SSH Age: 7, we have had , 2 weeks was Professionaly Trained. Ridden in various headgear in a western saddle in indoor and outdoor arenas, field, no hills by two riders--one novice and one advanced

Question: This spotted saddle horse came with a gag bit called a "Wonder Bit" which didn't fit on his bridle right... it is impossible to shorten the headstall enough to raise the bit into the corner of his mouth, so we never used it. His previous owner used only that bit, as did the first owner who raised him from a foal.  We have tried both a kimberwicke curb bit and a full cheek snaffle bit with him.  He seems to do fine in both.  I was told however that the gag bit would help him set his head and help him get into his gait.  We are working on the gait, and are now able to get him into a slow gait more than half the time, so it's coming along (he would rather trot).  I was just wondering if a gag bit actually would help with his gait.  Would it?  Also, he has no shoes.  Next time the farrier is out we plan to shoe him.  Is it true that heavier shoes in the back will help him gait better?  And what about toe length?  Thank you.



From Panelists Laura

If the horse is very comfortable with the wonder bit and works well in it, 
you might as well use it.  I've found that this bit encourages the horse to 
raise his front end a little which can help with gait work.  You can either 
get a smaller headstall or punch some holes in your current headstall so you 
can adjust it to fit your horse.  The curb chain rides a lot higher on the 
horses jawline than most bits (this is okay), just adjust it so you have a 
few inches of loose play on the bit (amount of distance the small shanks move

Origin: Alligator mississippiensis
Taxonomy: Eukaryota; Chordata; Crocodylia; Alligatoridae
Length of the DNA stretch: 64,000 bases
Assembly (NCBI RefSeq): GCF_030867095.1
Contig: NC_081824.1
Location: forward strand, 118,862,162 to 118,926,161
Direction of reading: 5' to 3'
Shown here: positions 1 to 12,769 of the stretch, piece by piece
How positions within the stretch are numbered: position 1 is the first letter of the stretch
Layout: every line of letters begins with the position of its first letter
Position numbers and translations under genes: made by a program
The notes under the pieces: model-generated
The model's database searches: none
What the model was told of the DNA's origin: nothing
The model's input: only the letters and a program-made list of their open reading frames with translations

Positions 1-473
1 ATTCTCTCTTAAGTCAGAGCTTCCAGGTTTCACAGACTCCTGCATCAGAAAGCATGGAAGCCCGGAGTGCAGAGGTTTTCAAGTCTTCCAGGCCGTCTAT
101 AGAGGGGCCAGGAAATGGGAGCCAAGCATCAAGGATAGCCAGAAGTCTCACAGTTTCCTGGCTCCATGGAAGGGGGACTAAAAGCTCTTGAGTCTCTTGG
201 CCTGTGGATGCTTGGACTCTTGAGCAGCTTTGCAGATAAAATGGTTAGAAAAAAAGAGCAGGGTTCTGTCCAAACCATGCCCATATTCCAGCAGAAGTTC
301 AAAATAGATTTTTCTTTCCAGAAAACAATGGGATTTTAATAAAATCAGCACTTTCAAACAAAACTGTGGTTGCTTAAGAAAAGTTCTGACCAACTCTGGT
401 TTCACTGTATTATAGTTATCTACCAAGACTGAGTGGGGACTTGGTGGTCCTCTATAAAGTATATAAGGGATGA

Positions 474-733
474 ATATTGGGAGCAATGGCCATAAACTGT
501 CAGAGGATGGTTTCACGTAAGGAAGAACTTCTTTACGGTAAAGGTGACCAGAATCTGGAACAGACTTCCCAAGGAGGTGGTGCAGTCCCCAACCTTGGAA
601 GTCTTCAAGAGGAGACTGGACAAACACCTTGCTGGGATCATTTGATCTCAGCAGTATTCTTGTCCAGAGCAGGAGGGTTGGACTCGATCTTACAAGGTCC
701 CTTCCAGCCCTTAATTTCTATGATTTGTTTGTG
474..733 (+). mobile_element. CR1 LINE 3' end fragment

before the curb stops the movement). 

If your horse is trotty, putting a little more weight on the hind feet will 
probably help him.  If you aren't riding on rocky surfaces, you could leave 
the front feet short & bare and just put a wide-web keg shoe on the hind 
feet.  Usually, you go with a lower angle (don't get carried away) on the 
back feet. 

Laura



From Panelists Nancy

Answer:  Forget the gag bit.  Your kimberwicke will probably do or you 
snaffle.  Once my horses are working well in a plain snaffle, I like to go 
with a loose shank curb with a snaffle mouthpiece, such as a Tom Thumb.  One 
with short shanks.  While you're working on teaching him to gait, don't allow 
him to trot.  Right now, if you do both, he will probably become confused. 
If you are riding on fairly soft ground, he really doesn't need to be shod. 
Keep the toes short and be sure the farrier leaves enough heel so he won't be 
walking on the bulbs of his heels.  Forget any fancy shoeing.  Remember, 
horses gait very well out in the pasture while barefoot.  They can also do it 
with you on their back and barefoot.  It's up to you to let them know what 
you want.  Reward them for gaiting when you ask for it and avoid the trot for 
a while.  You have a start already, so work from there and be sure and let 
the horse know he is doing what you want.  Don't ask for too much at a time 
or too much speed at this point.

Nancy Cade
 
 

 

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